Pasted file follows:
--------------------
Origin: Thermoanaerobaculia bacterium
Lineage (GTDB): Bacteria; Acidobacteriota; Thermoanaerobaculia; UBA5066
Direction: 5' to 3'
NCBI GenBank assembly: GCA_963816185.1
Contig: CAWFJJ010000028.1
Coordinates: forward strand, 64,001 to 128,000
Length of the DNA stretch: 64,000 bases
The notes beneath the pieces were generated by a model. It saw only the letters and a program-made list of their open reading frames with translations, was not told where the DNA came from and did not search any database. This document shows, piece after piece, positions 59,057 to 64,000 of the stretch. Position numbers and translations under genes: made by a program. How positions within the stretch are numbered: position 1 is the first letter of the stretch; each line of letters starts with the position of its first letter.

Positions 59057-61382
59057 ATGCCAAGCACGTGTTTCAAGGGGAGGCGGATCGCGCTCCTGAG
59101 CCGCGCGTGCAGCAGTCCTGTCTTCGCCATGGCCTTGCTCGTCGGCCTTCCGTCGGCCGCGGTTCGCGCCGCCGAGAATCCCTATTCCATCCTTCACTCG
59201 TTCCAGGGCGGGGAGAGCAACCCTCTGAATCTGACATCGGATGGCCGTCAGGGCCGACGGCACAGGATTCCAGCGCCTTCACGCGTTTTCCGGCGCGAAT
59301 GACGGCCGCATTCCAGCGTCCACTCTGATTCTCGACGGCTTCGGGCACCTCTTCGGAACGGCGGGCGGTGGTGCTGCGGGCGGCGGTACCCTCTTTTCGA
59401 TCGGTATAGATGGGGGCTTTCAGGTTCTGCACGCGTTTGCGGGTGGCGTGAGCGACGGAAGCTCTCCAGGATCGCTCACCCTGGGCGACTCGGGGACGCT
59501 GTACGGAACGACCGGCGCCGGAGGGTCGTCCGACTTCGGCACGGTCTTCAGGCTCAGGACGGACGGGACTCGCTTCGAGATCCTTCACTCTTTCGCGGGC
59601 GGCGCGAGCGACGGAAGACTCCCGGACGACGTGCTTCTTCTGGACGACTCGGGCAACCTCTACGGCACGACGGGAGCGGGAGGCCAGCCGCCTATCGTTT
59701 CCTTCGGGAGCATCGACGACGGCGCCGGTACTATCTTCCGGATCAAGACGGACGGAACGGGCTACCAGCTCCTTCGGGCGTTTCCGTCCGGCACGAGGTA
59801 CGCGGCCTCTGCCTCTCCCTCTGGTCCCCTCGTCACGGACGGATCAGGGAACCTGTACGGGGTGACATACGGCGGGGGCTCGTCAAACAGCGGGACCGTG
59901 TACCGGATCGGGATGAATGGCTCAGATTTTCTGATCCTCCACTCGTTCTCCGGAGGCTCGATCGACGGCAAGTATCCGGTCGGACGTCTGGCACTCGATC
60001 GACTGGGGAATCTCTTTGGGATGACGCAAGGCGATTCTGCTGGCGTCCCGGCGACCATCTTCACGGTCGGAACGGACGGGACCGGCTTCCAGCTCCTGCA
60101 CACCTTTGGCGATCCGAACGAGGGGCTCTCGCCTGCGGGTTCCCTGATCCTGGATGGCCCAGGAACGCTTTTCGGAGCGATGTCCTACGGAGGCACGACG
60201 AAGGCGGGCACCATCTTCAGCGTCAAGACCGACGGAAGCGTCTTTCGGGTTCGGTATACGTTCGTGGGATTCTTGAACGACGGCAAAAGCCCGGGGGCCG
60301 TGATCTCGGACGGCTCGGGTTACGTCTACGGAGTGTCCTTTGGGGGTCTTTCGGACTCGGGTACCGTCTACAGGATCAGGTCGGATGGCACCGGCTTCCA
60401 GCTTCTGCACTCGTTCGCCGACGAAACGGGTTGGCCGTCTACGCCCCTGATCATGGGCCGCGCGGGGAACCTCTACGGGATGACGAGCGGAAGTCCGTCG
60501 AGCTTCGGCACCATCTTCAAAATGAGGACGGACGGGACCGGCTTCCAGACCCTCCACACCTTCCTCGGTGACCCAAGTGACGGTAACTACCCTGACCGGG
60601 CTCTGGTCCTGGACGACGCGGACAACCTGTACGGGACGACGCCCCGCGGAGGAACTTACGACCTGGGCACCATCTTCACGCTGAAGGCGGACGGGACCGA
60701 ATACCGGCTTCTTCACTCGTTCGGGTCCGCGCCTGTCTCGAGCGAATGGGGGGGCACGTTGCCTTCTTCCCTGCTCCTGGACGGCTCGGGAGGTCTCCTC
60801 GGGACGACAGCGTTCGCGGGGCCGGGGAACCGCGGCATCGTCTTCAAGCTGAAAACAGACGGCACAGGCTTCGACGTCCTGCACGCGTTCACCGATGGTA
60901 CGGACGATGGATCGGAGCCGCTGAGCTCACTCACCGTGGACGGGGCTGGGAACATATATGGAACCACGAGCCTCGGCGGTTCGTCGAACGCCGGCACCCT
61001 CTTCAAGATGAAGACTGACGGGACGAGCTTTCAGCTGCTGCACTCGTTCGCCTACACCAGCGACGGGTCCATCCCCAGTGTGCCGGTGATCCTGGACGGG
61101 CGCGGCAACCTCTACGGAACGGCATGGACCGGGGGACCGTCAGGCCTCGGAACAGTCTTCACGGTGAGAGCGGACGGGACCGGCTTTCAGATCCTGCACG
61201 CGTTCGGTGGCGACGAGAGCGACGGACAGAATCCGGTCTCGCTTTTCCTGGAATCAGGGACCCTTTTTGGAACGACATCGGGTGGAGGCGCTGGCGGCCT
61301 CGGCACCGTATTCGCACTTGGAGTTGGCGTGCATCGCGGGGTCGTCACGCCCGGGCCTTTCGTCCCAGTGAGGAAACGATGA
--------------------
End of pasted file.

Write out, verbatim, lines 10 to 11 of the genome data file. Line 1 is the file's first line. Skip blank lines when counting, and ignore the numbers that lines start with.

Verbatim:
59057 ATGCCAAGCACGTGTTTCAAGGGGAGGCGGATCGCGCTCCTGAG
59101 CCGCGCGTGCAGCAGTCCTGTCTTCGCCATGGCCTTGCTCGTCGGCCTTCCGTCGGCCGCGGTTCGCGCCGCCGAGAATCCCTATTCCATCCTTCACTCG